Northampton's giant lock Samu Manoa a huge hit after fleeing Treasure Island

The Tongan-descended, Californian-born colossus is blazing a trail for Americans in rugby
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The Independent Online

If Samu Manoa is anything to go by, when the decades-long wait for rugby union in America to take off comes to an end, the world had better watch out.

The Tongan-descended, Californian-born colossus has formed a partnership with England's Courtney Lawes in Northampton Saints' second row that is redefining the position – and making opposition fly-halves nervous.

"When we're both on the field, we tend to talk to each other," Manoa growls mischievously in an accent part Pacific islands, part Snoop Dogg. He mimes a sideways glance between him and Lawes, nicknamed the "bruise brothers" by Northampton's local newspaper.

"We'll see who's going to get the biggest hit and we'll see who gets the most. We just kind of count it as we go along. One of us gets a good one and we look at each other and go 'hmm… that's one for me'."

Eddie O'Sullivan, the former Ireland and USA Eagles head coach, recently had a hand in a trials weekend for sportsmen deemed to have the skills to take up rugby. One day the big bang may happen but for now gridiron, baseball and basketball have a hundred years of cultural rooting in schools and in adult Americans' hearts and minds. Rugby is mostly a social game in small clubs promoted by ex-pats.

"I see a lot of football players who try it out and say 'it's not for me'," says Manoa, who was born in Concord in the east of the Bay area surrounding San Francisco, where he went to Mount Diablo High School and trained for rugby to keep fit in the football close season. "Those that have come out of NFL usually go to Sevens, if anywhere." Witness Carlin Isles, the USA Sevens player and reputedly the fastest man in rugby, who joined Glasgow last month – and has so far played only sevens.

Manoa is one of six nominees as the Aviva Premiership's Player of the Season, to be named on 15 May. He has stiff and cosmopolitan opposition from two all-English full-backs – Mike Brown and Chris Pennell – plus the face-tackling Namibian flanker Jacques Burger, Fijian finisher Niki Goneva and New Zealand back-row warrior Dan Braid. More pertinently to this story, Manoa is one of only seven USA Eagles who play in the Premiership – and only he and Saracens' Chris Wyles are regular starters, although Cam Dolan is tipped by Northampton to make a breakthrough with them next season.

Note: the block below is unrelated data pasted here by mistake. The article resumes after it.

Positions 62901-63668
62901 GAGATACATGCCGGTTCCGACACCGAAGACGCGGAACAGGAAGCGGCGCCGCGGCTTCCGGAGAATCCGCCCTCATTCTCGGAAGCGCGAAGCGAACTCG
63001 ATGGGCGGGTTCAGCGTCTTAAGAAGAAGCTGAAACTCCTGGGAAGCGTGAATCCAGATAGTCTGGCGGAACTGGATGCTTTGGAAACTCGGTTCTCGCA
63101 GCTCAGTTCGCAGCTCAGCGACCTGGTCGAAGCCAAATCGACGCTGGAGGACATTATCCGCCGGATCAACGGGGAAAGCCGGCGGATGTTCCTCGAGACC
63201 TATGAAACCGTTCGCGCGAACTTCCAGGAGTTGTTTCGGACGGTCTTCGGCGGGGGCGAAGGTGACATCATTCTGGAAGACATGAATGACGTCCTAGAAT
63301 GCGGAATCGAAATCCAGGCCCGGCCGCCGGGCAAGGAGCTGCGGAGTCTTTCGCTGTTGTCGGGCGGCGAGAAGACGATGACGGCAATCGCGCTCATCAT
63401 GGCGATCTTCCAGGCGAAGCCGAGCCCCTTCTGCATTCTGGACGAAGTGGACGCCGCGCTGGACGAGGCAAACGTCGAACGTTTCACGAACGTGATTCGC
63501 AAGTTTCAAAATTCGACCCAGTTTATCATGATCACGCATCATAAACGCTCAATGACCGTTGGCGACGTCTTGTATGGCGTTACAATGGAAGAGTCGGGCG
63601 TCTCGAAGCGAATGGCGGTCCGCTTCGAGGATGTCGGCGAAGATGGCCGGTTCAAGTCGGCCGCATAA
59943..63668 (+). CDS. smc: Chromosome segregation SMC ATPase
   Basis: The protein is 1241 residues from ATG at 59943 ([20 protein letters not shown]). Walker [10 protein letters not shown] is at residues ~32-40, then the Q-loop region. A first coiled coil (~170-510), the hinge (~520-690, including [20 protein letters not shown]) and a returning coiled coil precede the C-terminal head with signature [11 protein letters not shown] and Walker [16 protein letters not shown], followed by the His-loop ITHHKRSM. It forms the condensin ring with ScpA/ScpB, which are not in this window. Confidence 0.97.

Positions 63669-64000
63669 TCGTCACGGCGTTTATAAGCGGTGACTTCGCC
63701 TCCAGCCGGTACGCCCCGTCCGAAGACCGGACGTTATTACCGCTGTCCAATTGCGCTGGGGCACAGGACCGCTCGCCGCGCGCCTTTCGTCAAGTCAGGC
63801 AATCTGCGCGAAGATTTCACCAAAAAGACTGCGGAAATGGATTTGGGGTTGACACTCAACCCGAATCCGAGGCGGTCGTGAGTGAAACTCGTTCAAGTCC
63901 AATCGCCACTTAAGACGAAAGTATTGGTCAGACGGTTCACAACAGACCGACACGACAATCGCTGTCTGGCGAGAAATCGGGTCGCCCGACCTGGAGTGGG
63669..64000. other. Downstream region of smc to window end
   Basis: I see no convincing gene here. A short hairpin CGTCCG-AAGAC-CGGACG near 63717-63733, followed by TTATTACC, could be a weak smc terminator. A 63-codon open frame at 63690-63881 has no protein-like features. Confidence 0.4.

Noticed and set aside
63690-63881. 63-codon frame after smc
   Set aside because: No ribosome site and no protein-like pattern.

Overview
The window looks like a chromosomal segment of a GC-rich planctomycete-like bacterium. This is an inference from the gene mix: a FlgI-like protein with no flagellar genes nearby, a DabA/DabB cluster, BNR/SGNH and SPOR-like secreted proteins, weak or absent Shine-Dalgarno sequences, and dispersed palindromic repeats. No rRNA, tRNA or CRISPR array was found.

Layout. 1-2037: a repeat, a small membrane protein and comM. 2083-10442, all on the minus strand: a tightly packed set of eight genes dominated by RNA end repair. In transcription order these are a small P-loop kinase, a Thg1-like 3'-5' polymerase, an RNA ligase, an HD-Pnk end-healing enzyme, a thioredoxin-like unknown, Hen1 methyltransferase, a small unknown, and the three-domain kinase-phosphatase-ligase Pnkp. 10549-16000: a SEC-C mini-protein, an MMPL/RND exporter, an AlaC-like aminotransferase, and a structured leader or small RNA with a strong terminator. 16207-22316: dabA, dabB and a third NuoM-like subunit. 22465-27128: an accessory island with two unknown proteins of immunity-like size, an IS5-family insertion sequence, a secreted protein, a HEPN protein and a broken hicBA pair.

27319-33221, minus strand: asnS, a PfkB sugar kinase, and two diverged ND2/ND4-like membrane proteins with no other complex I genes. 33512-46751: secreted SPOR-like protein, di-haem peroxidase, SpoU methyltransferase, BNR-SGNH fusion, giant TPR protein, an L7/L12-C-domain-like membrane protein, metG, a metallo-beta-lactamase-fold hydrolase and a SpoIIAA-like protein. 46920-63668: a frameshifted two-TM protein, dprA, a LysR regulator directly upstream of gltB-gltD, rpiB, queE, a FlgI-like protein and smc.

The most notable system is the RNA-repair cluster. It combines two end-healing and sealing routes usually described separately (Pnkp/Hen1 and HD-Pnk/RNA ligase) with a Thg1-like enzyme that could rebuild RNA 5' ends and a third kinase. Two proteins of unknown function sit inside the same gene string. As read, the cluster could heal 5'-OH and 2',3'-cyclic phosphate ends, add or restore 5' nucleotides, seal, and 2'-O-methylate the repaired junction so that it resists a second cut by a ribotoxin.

"It's hard in the States to get everybody to train because the players are all over the country," says Manoa.

"There's a league for the west-coast teams and that's the highest level you'll get until people start putting in as much money as you see in Europe. They need to come to one mind and focus on one thing. Until then we're just going to be chasing. Right now we're just happy to have qualified for next year's World Cup."

Manoa's full first name is Samuela which is worth noting by writers and broadcasters who make the anagrammatic slip of calling him Manu Samoa. Viz the US TV commentators whose excited description of a typical tackle on Ireland's Peter O'Mahony last summer went something like: "Huge hit! Manu Samoa! Hello, hello! Talk about crash-test dummies… wow… 6 6 and 286 [feet and inches and pounds]. Some dental fillings are being loosened at this moment."

But Manoa offers much more than brute collisions. His handling, support play and athleticism in the set-piece are on the brilliant side of accomplished. And he can tell his own story entertainingly.

His Twitter account comes across as a homage to Nike and Beats by Dre, and is written in gangsta shorthand: "Playn Pro Rugby Inda U.K, Makin Mula 4 Me & Minez…" His upbringing is jarringly out of synch with Northampton's Franklin's Gardens where a chorus of "Oh When the Saints" is the supporters' idea of raucous.

"The gang culture was every- where around the Bay Area," says Manoa. "It was heavy. Every other day, on the news, somebody just dies, a drive-by shooting. My brother got stabbed a couple of times. But every city's got a ghetto, it doesn't mean it's not a good place to go. Everywhere in the Bay Area is beautiful – even in the ghetto, man, that's probably where you wanna go for the best food."

I've brought along a map of San Francisco for context, and Manoa points to where there is a large Polynesian and therefore rugby-disposed population: in Oakland, San Leandro, San Francisco, San Mateo, Menlo Park and EPA (East Palo Alto). "There are rugby clubs: San Mateo, the EPA Bulldogs and Razorbacks… And that's us right there in the middle – TI." That's Treasure Island, home to his old club, San Francisco Golden Gate. Turn west for Alcatraz and the world-famous bridge.

"If rugby hadn't worked out I'd still be an electrician or helping my dad with his concrete work," Manoa says, counting himself, his wife Lo and their three children – with another on the way next month – as blessed. And why wouldn't he? "Retaining walls: I used to hate building retaining walls. I'd be doing a lot of the diggin', haha. Foundations. Yeah, man. Over there it's a fast life. You gotta hustle on the side, do stuff you don't want to do to make ends meet. Here, man, it's a piece of cake, all you're doin' is playin' rugby."